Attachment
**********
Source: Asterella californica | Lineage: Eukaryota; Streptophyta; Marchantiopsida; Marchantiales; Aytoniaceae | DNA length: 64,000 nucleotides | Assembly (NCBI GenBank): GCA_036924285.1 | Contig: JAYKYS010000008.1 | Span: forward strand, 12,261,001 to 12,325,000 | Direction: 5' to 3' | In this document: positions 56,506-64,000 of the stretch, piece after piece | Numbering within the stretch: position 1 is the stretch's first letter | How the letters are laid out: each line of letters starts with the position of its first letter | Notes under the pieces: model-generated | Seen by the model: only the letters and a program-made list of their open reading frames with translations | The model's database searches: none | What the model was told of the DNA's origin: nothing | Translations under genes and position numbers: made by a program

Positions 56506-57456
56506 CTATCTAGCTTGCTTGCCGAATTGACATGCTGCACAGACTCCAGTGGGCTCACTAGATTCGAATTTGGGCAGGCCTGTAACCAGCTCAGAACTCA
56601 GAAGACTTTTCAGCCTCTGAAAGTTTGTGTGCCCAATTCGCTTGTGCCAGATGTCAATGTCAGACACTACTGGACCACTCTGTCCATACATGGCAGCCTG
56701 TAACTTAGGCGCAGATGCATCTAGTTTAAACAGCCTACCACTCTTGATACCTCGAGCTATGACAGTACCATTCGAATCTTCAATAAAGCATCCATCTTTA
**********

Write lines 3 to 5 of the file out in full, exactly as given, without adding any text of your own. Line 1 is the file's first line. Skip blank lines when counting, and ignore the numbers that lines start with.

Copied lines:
56506 CTATCTAGCTTGCTTGCCGAATTGACATGCTGCACAGACTCCAGTGGGCTCACTAGATTCGAATTTGGGCAGGCCTGTAACCAGCTCAGAACTCA
56601 GAAGACTTTTCAGCCTCTGAAAGTTTGTGTGCCCAATTCGCTTGTGCCAGATGTCAATGTCAGACACTACTGGACCACTCTGTCCATACATGGCAGCCTG
56701 TAACTTAGGCGCAGATGCATCTAGTTTAAACAGCCTACCACTCTTGATACCTCGAGCTATGACAGTACCATTCGAATCTTCAATAAAGCATCCATCTTTA